Having ridden up the road, on both sides of which French talk could be heard around the campfires, Dolokhov turned into the courtyard of the landowner's house.
Dolokhov kissed him, laughed, turned his horse, and vanished into the darkness.
He turned to glance at him.
Denisov did not reply; he rode up to Petya, dismounted, and with trembling hands turned toward himself the bloodstained, mud-bespattered face which had already gone white.
And the Cossacks looked round in surprise at the sound, like the yelp of a dog, with which Denisov turned away, walked to the wattle fence, and seized hold of it.
His sleeves were rolled up and his sinewy, hairy, red hands with their short fingers deftly turned the ramrod.
And twisting the ramrod he looked gloomily at Pierre, who turned away and gazed into the darkness.
The Russian army, expecting Napoleon to take the road to the right beyond the Dnieper--which was the only reasonable thing for him to do-- themselves turned to the right and came out onto the highroad at Krasnoe.
From the time they turned onto the Kaluga road to the day their leader fled from the army, none of the movements of the crowd had any sense.
Then she turned toward her daughter's face which was wincing with pain and gazed long at it.
There was something horrible and bestial in the fleeting glance they threw at the riders and in the malevolent expression with which, after a glance at Kutuzov, the soldier with the sores immediately turned away and went on with what he was doing.
As they turned them over one seemed still alive and, would you believe it, he jabbered something in their lingo.
Others turned over and warmed themselves, now and again exchanging a few words.
Two Frenchies have turned up.
There was running to and fro and whispering; another troyka flew furiously up, and then all eyes were turned on an approaching sleigh in which the figures of the Emperor and Volkonski could already be descried.
Pierre hurriedly turned away from her and again addressed Princess Mary, asking about his friend's last days.
Countess Mary turned red and then pale, but continued to sit with head bowed and lips compressed and gave her husband no reply.
Countess Mary turned pale with fright and made signs to the boy.
Nicholas turned with a tender smile on his face.
Natasha, who was sitting opposite to him with her eldest daughter on her lap, turned her sparkling eyes swiftly from her husband to the things he showed her.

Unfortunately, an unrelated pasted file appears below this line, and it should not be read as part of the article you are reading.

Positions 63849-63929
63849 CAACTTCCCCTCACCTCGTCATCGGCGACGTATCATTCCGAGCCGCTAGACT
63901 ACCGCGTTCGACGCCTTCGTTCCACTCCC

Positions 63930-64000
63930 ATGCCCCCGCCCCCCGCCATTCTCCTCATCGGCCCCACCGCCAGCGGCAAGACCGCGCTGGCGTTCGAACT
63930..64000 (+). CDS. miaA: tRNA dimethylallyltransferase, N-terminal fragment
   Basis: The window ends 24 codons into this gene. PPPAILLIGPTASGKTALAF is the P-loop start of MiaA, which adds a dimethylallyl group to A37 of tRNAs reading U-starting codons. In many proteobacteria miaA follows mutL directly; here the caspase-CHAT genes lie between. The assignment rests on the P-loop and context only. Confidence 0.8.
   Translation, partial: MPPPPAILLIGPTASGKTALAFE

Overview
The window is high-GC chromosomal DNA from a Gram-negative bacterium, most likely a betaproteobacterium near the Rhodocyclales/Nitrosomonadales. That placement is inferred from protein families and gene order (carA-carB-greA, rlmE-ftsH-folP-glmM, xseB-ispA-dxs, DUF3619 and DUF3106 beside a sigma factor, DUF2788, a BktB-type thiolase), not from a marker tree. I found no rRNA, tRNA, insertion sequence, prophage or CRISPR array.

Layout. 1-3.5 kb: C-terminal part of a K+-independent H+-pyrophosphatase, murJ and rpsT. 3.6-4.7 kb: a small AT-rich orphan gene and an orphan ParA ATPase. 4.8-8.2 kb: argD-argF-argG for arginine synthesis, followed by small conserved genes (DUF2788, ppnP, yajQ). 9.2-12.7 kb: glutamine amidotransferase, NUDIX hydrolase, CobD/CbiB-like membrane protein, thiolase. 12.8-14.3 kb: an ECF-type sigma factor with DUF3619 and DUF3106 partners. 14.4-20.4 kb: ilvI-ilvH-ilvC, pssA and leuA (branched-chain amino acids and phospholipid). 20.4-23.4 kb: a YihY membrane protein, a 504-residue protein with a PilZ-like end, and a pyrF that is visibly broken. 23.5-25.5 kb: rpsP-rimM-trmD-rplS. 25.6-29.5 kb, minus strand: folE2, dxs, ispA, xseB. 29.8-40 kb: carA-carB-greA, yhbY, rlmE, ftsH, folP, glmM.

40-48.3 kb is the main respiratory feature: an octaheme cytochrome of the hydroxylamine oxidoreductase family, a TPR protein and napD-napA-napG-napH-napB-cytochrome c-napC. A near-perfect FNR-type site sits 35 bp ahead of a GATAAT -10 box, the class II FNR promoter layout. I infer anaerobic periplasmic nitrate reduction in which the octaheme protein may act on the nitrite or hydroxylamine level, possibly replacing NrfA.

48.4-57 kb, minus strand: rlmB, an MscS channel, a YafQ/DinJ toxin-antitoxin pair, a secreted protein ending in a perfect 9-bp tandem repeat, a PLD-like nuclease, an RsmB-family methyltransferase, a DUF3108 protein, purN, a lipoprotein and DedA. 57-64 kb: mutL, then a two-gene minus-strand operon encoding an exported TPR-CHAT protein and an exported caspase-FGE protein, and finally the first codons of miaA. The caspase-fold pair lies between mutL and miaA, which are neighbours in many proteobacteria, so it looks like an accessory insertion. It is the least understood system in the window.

At tea all sat in their accustomed places: Nicholas beside the stove at a small table where his tea was handed to him; Milka, the old gray borzoi bitch (daughter of the first Milka), with a quite gray face and large black eyes that seemed more prominent than ever, lay on the armchair beside him; Denisov, whose curly hair, mustache, and whiskers had turned half gray, sat beside countess Mary with his general's tunic unbuttoned; Pierre sat between his wife and the old countess.
Countess Mary glanced at him and turned to Pierre.
Good night! said Pierre, giving his hand to the Swiss tutor, and he turned to young Nicholas with a smile.
The curly- headed, delicate boy sat with shining eyes unnoticed in a corner, starting every now and then and muttering something to himself, and evidently experiencing a new and powerful emotion as he turned his curly head, with his thin neck exposed by his turn-down collar, toward the place where Pierre sat.
The conversation turned on the contemporary gossip about those in power, in which most people see the chief interest of home politics.
And evidently suppressing his vexation with difficulty, he turned away from the boy.
The conversation at supper was not about politics or societies, but turned on the subject Nicholas liked best--recollections of 1812.
Little Nicholas turned to look at Pierre but Pierre was no longer there.
Alex got a relief when the conversation turned to something else and stayed there for the rest of the evening.
Thanks to Alex, that chore had been turned into a simple twist of a knob.
Assured that it had not, she turned back to him.
She turned to Alex.
As he turned the horse around, he eyed the men suspiciously.
The shock of what happened gave way to fury as Felipa turned back to them.
Then he turned to do it all in reverse.
Alex turned back to her.
He turned and walked away, his head nearly a foot above the others.
He just turned twenty-one and he thinks he is a man now.
She turned around so he could unzip it - which he did without hesitation.
Felipa turned excitedly to Alex.